The KNICKERBOCKER is a Waltz which was said to be the design of Dancing Master Allen Dodsworth in 1888 in New York while observing his advanced students making up new combinations while dancing the waltz. It was also known as the Newport, La Mode, Ripple, the Racquet, and the Wave. However the Knickerbocker Waltz as a music goes back prior to 1843 with 'Lanner's Knickerbocker Waltzes' - Sheet Music. Dodsworth's may have become a sort of official version as he called it the 'New Knickerbocker'. The Knickerbocker as a Quadrille goes back to the 1840s. The dance again found some favor in 1904 and was briefly revived.
Allen Dodsworth writes:
"Although this dance was introduced and named by me, I cannot say it is of my invention; it is rather a copy from my own pupils. Observing a couple of the best amusing themselves by trying to invent a variety of motions while waltzing, I recognized the beauty of this combination. After giving those motions form and regularity, I induced my pupils to learn the dance. So universal were the expressions of pleasure that I was encouraged to compose music for it with vocal accompaniment; those not dancing joining the
others in the recurring vocal strain. Among children, whose innocent tones of voice are at all times so touching to us older ones, the effect is at once novel and charming.
To give still more zest to the dance, I also introduced an octave of small bells, which, joined to the voices, produced a pleasing effect. The dance having begun its career among our young New-Yorkers, the name Knickerbocker was deemed appropriate. These motions, when accompanying the delightful rhythm of a suitable waltz, are certainly more in accord with our ideas of poetic motion, and more fascinating to the dancers, than any other combination".
The Sunday Herald writes:
it is a "New Dance for 1904" and best suited for the parlor or Cotillion and they describe the dance as thus:
Though danced to waltz time the new Knickerbocker is done in very leisurely style, the feet barely walking the steps. Delicately, daintily, each step distinct,
they go through the first three positions of the dance. Then comes the regulation waltz position and through the gentle mazes of the glide, they go. When they have glided several times around, for there is no strict rule for this, they clasp hands high again, face down the room and side by side they slide through the pretty semi-walking steps of the grand promenade. Then come the stops again, till on to the glide, and then the promenade."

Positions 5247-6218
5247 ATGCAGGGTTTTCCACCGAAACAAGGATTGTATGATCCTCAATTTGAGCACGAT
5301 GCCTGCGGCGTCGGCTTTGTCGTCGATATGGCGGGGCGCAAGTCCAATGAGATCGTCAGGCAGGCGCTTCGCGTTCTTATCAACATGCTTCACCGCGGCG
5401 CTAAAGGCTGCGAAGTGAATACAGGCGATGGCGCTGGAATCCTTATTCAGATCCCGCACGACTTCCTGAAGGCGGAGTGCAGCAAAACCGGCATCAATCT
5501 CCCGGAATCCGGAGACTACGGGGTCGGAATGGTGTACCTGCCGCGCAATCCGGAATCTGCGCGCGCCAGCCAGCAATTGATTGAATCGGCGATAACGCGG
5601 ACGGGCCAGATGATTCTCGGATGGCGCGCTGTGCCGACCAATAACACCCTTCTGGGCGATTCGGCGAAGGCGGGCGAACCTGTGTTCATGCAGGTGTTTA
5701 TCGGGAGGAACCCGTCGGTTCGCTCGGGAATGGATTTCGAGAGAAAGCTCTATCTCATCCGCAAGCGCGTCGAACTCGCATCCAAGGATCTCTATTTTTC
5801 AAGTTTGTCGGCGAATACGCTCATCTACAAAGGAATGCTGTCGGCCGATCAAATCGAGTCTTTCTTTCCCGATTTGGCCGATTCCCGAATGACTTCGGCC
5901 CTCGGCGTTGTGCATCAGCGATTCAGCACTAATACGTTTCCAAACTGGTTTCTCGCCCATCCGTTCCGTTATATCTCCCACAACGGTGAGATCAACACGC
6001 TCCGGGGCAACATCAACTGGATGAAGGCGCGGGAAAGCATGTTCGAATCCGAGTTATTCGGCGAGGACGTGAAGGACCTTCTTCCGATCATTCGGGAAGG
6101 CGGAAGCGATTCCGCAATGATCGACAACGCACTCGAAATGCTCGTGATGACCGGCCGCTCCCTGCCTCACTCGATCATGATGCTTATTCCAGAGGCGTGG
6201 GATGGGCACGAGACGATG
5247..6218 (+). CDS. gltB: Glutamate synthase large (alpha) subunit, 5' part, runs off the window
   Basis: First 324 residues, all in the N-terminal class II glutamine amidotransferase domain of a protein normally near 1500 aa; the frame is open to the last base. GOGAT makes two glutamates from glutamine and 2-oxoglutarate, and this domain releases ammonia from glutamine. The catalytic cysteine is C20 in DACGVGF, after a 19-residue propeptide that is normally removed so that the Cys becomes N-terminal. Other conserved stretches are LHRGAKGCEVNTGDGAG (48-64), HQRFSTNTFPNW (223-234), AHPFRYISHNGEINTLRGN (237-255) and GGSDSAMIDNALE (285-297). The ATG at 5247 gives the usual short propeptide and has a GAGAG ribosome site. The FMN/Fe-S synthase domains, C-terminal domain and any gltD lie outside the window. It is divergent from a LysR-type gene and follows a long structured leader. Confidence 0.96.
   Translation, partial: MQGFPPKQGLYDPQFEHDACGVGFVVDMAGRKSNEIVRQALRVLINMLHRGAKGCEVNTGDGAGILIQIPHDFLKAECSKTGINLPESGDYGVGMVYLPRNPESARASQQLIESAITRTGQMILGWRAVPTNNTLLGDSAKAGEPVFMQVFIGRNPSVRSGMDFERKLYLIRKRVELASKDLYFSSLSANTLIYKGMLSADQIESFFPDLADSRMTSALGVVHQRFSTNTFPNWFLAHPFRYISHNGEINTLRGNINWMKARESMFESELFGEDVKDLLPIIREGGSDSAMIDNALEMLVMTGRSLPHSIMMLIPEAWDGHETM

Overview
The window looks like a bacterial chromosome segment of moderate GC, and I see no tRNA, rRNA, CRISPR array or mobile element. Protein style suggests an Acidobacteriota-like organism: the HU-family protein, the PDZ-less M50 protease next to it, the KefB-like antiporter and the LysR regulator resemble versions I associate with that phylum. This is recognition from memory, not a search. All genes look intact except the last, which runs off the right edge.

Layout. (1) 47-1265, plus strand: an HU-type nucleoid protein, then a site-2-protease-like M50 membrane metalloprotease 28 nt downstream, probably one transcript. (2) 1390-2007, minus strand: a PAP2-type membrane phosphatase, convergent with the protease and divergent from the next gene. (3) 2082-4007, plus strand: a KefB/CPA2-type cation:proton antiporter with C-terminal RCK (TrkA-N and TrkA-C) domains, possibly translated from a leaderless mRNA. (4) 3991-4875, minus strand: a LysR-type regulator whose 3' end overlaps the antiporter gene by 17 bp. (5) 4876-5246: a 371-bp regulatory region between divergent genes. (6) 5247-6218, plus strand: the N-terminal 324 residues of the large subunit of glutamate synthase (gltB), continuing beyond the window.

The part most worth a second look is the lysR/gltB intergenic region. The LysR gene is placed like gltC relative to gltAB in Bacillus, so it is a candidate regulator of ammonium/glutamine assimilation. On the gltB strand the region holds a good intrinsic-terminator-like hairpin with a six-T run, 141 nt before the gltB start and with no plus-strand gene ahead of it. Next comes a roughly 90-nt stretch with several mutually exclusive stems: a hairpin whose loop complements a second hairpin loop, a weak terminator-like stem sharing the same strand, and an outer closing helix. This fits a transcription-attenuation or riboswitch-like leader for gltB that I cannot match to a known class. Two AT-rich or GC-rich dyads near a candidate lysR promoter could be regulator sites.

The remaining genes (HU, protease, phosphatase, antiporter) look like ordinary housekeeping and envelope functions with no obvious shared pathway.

1) It begins with the salute. Then comes the grand promenade (pictured above) which may be from three to ten steps down the room. The couple stand side by side with the hands lifted high. That of the lady is supported by the hand of the gentleman.
2) The second figure, of the dance comes the couple face each other in what is called the first position for the waltz step. They waltz half way round the room beginning with the right foot.
3) The third position is when they stop, and waltz half way round beginning with the left foot and making two side steps.
4) The fourth position is in waltz time, and in waltz clasp, with arms outstretched. They float off into a full glide waltz, whirling but not hopping. The old-fashioned glide is here revived in the most popular dance of the year (1904).
5) The figures are now repeated. There is the promenade down the room side by side; the first position waltz step half way round with the right foot. Then half way round with the left foot, making two side steps. Then the glide waltz. Nothing could do easier than this pretty dance and nothing could be more effective as a parlor dance. Its slowness and its delicacy will make it very popular.
The Style of dress is described as such:
Many ladies are wearing the instep skirt for the evening dance. Others are wearing the skirt that just escapes the ground, two inches longer than the instep skirt. There are those who still clinging to the long sinewy train. But those who wear it for round dancing are advised to hold it up for it is smarter to do so. Indeed, it is expected that it will be lifted, for to drag a train around the ballroom endangers the life of the gown and the comfort of the other dancers.
The gentlemen are expected to wear gloves, boutonnieres, full dress suit, white vest, glossy shoes, standing collar, white tie and little jewelry. The high band turn-over collar is not advocated for gentlemen's evening wear. If the dance be sufficiently informal for a Tuxedo then a black string tie can be worn. Dancing pumps have somewhat gone out but in this respect a gentleman has great lee way. Linen laundered with a dull finish, shirts that button frankly down the
front, cuffs that are a part of the shirt: and an immaculate tie are among the small touches which the gentleman.